MARTINEAU'S RATIONALE OF RELIGIOUS INQUIRY. THIS IS an able and
striking publication ; although possessing more of keenness than soundness in its views and arguments, and being rather rhetorical than scriptural in its style. The author is evidently a pupil of Fox ; and, with much of his master's elo- quence, has caught some of the master's overwrought manner and one-sided way of regarding objects. To discover what Christianity is, Mr. MARTINEAU truly con- ceives, is a very desirable thing. The aim of his Lectures is not to make the discovery, but to show us bow we must inake it for ourselves. His instruments for solving the problem are—first, the New Testament; second, the interpretations of' the Romish Church ; third, the Creeds and Articles of Protestant Churches ; fourth, Reason,—which last seems to require as a preliminary, that nothing in revealed religion be opposed to natural religion, and that, using experience as a guide, we must not be called upon to believe Cluist was sent to accomplish any thing contrary to- what we find he has accomplished.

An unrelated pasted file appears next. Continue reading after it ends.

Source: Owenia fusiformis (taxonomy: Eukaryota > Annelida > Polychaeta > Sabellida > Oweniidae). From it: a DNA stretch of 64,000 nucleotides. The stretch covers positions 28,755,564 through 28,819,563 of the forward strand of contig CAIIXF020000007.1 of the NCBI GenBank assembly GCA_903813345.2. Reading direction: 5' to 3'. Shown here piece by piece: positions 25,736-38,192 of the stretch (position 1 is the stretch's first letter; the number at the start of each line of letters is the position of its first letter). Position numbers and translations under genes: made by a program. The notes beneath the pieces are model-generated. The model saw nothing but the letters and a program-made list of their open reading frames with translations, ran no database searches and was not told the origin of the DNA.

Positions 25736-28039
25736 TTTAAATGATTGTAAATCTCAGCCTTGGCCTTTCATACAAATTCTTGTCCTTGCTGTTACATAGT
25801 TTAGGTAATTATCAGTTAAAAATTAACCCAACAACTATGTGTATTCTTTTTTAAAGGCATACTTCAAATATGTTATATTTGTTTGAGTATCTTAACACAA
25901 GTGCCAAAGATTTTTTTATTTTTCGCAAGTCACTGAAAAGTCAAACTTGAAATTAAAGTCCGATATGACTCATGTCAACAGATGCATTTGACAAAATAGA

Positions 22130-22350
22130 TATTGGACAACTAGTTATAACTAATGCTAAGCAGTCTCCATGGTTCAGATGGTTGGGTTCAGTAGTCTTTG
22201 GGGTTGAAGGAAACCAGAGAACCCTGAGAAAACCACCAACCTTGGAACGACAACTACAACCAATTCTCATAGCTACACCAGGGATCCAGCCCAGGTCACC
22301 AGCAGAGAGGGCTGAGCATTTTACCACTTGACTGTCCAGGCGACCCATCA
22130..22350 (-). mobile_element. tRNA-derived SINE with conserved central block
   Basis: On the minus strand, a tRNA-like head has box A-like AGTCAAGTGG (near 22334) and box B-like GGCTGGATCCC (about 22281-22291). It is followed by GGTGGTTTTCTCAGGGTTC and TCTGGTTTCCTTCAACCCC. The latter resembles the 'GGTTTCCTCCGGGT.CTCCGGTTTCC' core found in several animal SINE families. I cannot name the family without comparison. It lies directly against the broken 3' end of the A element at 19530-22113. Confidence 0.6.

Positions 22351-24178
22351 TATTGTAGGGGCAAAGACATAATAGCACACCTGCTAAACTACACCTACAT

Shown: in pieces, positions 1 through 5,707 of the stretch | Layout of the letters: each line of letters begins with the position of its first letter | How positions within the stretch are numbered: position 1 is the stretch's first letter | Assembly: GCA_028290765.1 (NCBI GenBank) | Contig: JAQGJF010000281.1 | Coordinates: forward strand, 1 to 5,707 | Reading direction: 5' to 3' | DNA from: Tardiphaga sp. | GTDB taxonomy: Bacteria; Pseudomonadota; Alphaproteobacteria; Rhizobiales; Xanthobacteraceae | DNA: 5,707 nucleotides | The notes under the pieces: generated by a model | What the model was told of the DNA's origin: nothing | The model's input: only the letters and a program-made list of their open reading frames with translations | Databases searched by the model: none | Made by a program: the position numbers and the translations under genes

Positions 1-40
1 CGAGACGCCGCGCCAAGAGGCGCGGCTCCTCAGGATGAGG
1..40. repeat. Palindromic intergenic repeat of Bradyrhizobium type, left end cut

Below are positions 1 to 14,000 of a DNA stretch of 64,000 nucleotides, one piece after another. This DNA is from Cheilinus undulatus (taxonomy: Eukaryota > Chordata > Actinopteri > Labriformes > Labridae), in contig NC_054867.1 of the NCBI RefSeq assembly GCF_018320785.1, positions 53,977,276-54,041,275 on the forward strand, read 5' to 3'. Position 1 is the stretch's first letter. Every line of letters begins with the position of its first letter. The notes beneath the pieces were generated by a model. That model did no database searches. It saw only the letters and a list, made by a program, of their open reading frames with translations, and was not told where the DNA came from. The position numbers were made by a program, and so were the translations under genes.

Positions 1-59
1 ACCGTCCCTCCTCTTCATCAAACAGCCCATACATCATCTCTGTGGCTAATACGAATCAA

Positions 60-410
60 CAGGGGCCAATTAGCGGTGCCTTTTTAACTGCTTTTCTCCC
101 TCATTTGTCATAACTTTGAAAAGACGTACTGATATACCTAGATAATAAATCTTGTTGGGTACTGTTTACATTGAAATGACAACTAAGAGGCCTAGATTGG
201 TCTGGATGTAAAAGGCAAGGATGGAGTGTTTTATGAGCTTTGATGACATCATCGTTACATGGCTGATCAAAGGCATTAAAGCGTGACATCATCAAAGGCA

Such are the subjects of Mr. MARTINEAU'S six Lectures. In the First, after an examination of the persons by whom and the manner in which the Scriptures were written, awl the authority which stamped the collection with its present character ofauthen- ticity, he decides, that whenever the writers state a fact, we are bound to render them implicit credence ; but that they are not entitled to the same submission upon isolated points of doctrine,— which must be tested by the general scope of the book, and by our own reason. In the Second and Third Lectures, lie paints the best and worst sides of the Roman Catholic and Reformed Churches ; freely investigating their claims to interpret the Scrip- tures, and concluding against the openly-avowed right of one Church, and the covertly-assutned claim of the other, to bind con- science and stop inquiry by creeds and articles of faith. The Fourth Lecture, where the author commences setting op, is scarcely so masterly as the preceding ones, where lie has only been criticizing the erections of others ; and though his recommenda- tion, that we are to prepare our minds for the perusal of Scripture by filling them with ancient learning and emptying them of modern theories, is no doubt a proper one, yet if the accomplish- ments of a Biblical and Classical critic are necessary to under- stand the New Testament, it is obvious that the New Testa- ment must be an obscured book to the people of all countries, the right of private judgment a vain privilege, and interpretation be sought for in the viva voce teacher, though it be rejected when